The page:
Since then, she has submitted six of her pieces for evaluation in Italy, having their worth appraised to be between RM7,000 to RM18,000. She has also sold some of her pieces online, further encouraging her journey as an artist.
Empowering special needs
Tya’s living room in Taiping is now wall to wall covered in her artworks. She believes that the act of channeling her creative side has become the healing process that assisted her journey towards well being.
Each piece also has a compelling story that relates to her struggle in recovering from physical and psychical pain.
Art is very therapeutic for me because it lets me shift focus away from pain and the negative things that happened in my life.
“It can take me a very long time to do art, my hands get tired due to my nerve damages but I continue to do it as a physiotherapy for my fingers and necessary meditation for my soul.”
Since her accident, Tya has battled mental breakdowns that have affected her ability to hold down a job. She still experiences mental breakdowns from time to time which is why she holds a card that identifies herself as a person with special needs.
Many who meet her however, often question why she should, since outwardly, she does not display any physical disability.
This led her to join the Malaysian Invisible Illnesses Association (MIIA) to raise awareness for people with unseen or less conspicuous conditions. Since becoming a committee member, Tya has been promoting art as a therapy with others facing similar predicaments.
2016 onwards, she has been reaching out to members in various community groups including orphanages, elderly homes and children or adults with special needs to conduct art bonding therapy sessions.
She likes to organise activities where every person gets a chance to explore and share their talents.
“To me art bonding therapy is bonding with yourself; finding joy within yourself, bringing out the pureness within onto a blank canvas and turning it into something beautiful.”
Due to her passion for music and dance choreography, Tya also sometimes incorporates it into her painting sessions. She calls it an abstract mix media energy healing session.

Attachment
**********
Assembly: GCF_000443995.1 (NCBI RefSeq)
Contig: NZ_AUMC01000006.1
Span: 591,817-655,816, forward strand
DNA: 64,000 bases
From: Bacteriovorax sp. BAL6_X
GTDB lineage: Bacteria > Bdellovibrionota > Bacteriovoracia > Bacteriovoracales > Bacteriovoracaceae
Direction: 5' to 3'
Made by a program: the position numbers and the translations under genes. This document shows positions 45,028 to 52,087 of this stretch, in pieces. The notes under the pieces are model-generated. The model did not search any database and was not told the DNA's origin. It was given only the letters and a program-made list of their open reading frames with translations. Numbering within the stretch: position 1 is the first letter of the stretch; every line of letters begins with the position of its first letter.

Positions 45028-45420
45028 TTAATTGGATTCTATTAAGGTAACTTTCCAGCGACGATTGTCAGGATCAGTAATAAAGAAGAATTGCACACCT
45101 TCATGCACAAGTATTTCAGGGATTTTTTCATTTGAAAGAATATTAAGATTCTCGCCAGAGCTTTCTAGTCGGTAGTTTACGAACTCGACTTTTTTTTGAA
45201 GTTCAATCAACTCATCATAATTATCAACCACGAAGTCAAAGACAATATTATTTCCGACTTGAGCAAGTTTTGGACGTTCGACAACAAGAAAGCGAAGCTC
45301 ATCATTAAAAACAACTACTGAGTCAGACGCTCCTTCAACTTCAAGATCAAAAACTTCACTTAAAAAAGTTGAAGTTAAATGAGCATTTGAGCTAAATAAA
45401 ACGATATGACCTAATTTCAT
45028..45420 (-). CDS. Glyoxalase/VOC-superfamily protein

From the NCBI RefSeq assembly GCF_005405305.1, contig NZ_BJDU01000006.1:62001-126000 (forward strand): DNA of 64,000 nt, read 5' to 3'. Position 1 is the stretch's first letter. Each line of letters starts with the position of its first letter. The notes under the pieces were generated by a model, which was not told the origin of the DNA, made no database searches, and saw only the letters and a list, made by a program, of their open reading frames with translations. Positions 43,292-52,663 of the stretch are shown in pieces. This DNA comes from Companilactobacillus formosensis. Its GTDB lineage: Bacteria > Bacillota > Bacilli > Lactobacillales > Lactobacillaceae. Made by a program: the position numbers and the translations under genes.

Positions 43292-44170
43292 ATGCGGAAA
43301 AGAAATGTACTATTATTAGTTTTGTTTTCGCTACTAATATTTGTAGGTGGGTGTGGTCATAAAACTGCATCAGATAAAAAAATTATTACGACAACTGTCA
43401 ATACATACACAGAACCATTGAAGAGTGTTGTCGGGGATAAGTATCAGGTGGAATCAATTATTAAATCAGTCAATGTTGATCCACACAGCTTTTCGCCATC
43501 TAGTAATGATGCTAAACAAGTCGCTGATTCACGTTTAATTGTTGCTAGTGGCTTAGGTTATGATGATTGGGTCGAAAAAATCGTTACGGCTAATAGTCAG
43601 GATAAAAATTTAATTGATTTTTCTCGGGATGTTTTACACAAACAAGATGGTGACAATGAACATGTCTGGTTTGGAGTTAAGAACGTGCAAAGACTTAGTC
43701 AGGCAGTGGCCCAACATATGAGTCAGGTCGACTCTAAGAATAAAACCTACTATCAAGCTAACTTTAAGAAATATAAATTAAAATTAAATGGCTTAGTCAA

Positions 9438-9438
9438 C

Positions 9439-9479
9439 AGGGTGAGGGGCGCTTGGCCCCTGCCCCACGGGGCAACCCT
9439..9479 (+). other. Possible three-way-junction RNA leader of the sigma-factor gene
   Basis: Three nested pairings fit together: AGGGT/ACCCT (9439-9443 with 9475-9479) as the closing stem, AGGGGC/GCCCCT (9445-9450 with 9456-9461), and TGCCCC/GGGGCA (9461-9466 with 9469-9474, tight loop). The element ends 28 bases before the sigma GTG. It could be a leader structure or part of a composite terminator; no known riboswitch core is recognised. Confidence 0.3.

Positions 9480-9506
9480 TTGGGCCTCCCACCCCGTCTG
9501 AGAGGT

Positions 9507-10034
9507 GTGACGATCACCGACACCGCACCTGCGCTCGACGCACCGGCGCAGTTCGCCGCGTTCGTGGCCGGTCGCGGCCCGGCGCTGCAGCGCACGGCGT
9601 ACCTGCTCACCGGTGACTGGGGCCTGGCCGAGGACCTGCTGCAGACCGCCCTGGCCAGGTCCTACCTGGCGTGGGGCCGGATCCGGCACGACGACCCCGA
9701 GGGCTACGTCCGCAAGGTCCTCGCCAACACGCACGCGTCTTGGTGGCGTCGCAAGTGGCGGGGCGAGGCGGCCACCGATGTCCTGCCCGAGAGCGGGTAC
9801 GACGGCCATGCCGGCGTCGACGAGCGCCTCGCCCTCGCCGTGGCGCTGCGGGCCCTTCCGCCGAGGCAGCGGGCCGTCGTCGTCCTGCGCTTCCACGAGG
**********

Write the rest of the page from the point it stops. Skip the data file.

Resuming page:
“When I teach art to people with limited mobility, I can see that they are excited and interested to know how I make my painting. I started to add music and dance moves in the act as a way to engage and entertain them.”
CADS Enhancement Centre Malaysia
Having been empowered through creative expression and trusting in the healing nature of art, Tya has found a driving purpose to share and cultivate artistic expression among the vulnerable community.
Since September, she has volunteered to work at the CADS Enhancement Centre Malaysia in Jalan Duta to introduce art programs and activities for the members. She hopes to develop initiatives that would enable the centre to secure more sustainable funding.
“I am most impressed by CADS for teaching the members essential life skills, such as cooking, counting and even doing business. These are important capabilities that will allow them to live a more independent life. I share this vision and hope to inspire them further through art.”
Last year, after losing her mother to cancer, Tya decided to screen test herself and received the unfavourable diagnosis of early stage cervical cancer.
Despite this, she plans to continue working and someday undertake an artist residency at the Barcelona Academy of Art in Spain.
“I know cancer can be debilitating, I watched my mum suffer through it. But before the illness takes control of my life, I’m determined to fulfill my goals.
“I also want my daughter to know that despite my condition, I can stand on my own two feet and I hope that she can be proud of me.
Tya is currently selling her artworks and is hoping to accumulate RM50,000 to fund her studies, accommodation and visa in Spain. If you’d like to give Tya a leg up in achieving her goals, you can contribute to her crowdfunding effort or contact her directly by emailing to firstname.lastname@example.org.
*** All images in this piece were supplied by Tya.